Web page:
I am fairly new to beekeeping. last year I noticed that their were a lot of, what looked like, roaches and wasps hanging out in and around the hive. Are the bees capable of defending the hives or is there soemthing I need to do to get rid of the invaders?
There are ways to trap them. Do a search for wasps, traps, on this site, or google the same. I've not had any problem with wasps, so don't have any first-hand experience constructing the traps. But they somehow involve plastic soda bottles and raw meat.
These so called invaders are only taking advantage of a space you created by placing a honeybee hive in their territory. They do ho harm. You've never seen a Polistes wasp that lives under the outer cover eat a bee. Wolf spiders don't. Roaches and earwigs don't. Bees let them in the hive because they aren't a threat. Even big hairy Wood spiders don't.
Sure, I've seen a Yellow Garden spider wrap up a bee or two. The hive can afford it. I look forward to seeing the different spiders and insects in my apiaries. How dull it would be without that little yellow Goldenrod spider that changes from yellow to cream and pink.
It's not uncommon for me to see a hornet grab a bee on the landing board. They don't really have an impact on the overall colony. I freqently find small spiders and roaches on the inner cover.....even in the strongest hives. I've never seen any evidence that they do any harm. Bees will defend their nest proper from any 'real' pests. Just watch them go after a small hive beetle.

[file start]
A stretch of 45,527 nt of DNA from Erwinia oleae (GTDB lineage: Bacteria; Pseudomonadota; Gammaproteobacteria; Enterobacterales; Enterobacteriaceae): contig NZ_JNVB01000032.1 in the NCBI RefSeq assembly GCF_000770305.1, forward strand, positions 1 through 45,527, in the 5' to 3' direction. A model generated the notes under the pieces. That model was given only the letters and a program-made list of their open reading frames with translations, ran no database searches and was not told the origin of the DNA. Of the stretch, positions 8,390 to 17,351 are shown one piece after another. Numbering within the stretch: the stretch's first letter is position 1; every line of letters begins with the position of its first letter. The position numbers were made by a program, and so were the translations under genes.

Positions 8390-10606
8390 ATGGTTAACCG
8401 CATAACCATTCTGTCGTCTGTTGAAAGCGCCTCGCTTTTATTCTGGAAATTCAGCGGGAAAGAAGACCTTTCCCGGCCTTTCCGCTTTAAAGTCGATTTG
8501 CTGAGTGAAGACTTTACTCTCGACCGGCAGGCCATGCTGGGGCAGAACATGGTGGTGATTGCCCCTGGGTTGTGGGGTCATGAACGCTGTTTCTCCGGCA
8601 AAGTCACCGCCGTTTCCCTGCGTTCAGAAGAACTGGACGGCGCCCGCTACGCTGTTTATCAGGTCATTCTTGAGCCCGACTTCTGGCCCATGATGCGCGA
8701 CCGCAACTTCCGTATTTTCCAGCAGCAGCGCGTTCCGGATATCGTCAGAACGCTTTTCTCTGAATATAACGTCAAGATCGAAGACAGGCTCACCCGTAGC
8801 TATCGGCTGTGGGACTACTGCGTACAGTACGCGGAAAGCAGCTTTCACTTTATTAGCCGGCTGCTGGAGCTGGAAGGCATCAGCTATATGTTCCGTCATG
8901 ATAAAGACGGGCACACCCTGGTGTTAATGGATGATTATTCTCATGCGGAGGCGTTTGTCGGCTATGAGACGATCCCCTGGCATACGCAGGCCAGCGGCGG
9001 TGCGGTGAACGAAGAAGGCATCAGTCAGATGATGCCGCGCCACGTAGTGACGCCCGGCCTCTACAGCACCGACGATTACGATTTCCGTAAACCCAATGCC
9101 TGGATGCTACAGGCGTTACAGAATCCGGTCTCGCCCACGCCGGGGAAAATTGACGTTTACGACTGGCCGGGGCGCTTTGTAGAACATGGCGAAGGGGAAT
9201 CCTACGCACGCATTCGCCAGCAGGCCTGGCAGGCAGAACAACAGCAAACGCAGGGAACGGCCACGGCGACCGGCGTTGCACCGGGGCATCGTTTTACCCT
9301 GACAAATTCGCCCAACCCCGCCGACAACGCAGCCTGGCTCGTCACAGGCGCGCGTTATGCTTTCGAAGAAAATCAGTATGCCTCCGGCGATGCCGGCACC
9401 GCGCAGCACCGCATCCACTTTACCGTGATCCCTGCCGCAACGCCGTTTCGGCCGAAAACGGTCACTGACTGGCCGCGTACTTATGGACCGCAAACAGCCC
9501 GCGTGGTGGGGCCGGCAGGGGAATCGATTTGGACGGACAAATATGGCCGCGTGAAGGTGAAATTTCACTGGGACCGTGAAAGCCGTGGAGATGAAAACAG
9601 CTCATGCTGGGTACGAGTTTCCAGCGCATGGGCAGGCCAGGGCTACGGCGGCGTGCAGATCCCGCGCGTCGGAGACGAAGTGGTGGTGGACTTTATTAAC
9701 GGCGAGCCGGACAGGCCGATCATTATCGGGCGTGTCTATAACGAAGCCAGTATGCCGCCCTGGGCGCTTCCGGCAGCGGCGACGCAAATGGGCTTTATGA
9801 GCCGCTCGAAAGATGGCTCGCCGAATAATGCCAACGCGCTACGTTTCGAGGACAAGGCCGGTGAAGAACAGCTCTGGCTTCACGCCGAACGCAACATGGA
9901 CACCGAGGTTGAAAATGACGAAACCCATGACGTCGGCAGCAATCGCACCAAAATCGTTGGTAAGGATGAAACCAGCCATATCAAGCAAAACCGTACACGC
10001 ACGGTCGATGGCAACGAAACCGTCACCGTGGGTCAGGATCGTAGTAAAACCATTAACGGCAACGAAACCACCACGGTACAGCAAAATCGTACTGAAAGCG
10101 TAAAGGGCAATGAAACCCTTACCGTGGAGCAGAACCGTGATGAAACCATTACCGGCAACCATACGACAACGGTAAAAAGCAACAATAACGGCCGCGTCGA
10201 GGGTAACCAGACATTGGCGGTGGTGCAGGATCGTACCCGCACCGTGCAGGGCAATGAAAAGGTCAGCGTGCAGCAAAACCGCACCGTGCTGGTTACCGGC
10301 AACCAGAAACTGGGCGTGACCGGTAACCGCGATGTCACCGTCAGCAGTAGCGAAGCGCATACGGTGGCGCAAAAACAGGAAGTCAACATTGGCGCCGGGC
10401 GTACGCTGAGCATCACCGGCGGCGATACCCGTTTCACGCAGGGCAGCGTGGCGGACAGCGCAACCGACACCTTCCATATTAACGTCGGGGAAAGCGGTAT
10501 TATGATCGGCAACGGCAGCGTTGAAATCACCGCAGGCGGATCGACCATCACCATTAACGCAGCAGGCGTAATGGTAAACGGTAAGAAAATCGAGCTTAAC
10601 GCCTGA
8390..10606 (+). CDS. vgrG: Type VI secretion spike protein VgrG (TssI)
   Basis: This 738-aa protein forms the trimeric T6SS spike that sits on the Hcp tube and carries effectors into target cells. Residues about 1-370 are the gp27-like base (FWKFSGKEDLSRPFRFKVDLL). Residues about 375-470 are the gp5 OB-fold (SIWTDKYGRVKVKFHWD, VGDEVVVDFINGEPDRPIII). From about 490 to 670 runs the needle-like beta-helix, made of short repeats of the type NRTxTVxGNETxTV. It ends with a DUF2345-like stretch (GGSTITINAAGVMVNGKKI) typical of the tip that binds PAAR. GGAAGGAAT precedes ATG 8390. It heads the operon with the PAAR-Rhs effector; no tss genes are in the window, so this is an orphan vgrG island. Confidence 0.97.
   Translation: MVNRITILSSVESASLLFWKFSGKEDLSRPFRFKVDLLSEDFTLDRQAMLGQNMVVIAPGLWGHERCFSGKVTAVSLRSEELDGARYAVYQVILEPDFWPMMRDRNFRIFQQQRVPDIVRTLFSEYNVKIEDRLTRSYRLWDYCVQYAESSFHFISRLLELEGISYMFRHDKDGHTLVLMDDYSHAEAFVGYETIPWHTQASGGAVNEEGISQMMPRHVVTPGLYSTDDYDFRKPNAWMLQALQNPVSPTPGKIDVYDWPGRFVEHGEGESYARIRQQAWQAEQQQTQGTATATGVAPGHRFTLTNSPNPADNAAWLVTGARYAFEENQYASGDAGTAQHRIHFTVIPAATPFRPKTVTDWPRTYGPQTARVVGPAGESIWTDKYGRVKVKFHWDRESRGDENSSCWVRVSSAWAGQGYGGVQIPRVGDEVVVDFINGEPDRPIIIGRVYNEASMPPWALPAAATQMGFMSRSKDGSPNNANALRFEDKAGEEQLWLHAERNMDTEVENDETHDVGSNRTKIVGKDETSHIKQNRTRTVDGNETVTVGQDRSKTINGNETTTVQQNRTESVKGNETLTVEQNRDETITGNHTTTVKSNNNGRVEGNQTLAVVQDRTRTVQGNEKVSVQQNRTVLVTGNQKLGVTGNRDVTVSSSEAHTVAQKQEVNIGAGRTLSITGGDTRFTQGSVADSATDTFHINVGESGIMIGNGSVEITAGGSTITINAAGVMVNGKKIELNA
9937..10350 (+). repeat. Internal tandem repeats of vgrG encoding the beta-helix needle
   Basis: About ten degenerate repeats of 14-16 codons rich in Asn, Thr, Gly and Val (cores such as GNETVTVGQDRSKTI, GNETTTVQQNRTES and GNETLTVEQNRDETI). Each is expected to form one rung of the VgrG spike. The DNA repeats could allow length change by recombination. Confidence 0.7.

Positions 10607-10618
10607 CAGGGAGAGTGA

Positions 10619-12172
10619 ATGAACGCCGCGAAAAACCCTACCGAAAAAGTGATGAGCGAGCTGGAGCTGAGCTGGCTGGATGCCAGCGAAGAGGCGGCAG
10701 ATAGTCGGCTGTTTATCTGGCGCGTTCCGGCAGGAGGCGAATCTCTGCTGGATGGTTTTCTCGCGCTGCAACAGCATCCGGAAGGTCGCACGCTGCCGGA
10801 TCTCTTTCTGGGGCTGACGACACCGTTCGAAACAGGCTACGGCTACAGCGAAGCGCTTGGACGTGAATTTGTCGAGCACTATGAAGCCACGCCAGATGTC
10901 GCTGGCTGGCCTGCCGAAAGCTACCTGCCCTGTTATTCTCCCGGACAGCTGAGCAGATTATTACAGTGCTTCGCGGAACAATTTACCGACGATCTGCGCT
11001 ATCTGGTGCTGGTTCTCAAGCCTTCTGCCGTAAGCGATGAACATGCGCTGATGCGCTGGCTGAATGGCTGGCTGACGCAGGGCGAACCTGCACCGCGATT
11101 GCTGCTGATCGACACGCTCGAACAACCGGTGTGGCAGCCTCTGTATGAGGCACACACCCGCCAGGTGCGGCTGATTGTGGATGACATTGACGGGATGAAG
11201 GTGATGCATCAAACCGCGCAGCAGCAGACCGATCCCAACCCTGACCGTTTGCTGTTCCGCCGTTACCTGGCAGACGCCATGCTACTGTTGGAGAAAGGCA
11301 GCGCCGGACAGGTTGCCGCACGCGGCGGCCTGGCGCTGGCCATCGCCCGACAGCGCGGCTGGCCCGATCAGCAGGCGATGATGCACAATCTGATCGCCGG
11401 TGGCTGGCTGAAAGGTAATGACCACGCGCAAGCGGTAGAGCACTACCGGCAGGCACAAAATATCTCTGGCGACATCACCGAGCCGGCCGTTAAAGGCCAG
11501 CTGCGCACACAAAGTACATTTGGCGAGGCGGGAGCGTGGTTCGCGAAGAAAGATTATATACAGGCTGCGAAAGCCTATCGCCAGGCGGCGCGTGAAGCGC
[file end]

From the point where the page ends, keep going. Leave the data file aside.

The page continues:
Hey, I want to thank all of you for your replies, as varied as they are. Of course there are no invaders right now. The situation occured when it was warmer. There wasn't a lot of them, but 10 or less of each of the wasps and what looked like roaches or water bugs(?). I have lost hives several years in a row, so now I am paranoid. So far this one seems to be doing ok, but since I am obviosuly an amateur, I needed to figure out whether to ignore the invaders or watch for problems that may arise because of them.
Wood roaches can get pretty common in or around hives in your neck of the woods. Like others have already pointed out, they do no harm to the bees. They may be indicators of some deterioration of your hives, though. Wood roaches will hide in almost any dark location, but really like rotting wood.
Wasps may occasionally take a bee or some honey. I'll include yellowjackets with wasps since yellowjackets are a type of wasp. Again, like others have already pointed out, they tend to cause no real harm to the hive or bees, and may really be an indication of a weak hive if you find them inside the hive and not just under the outer cover or around the hive.
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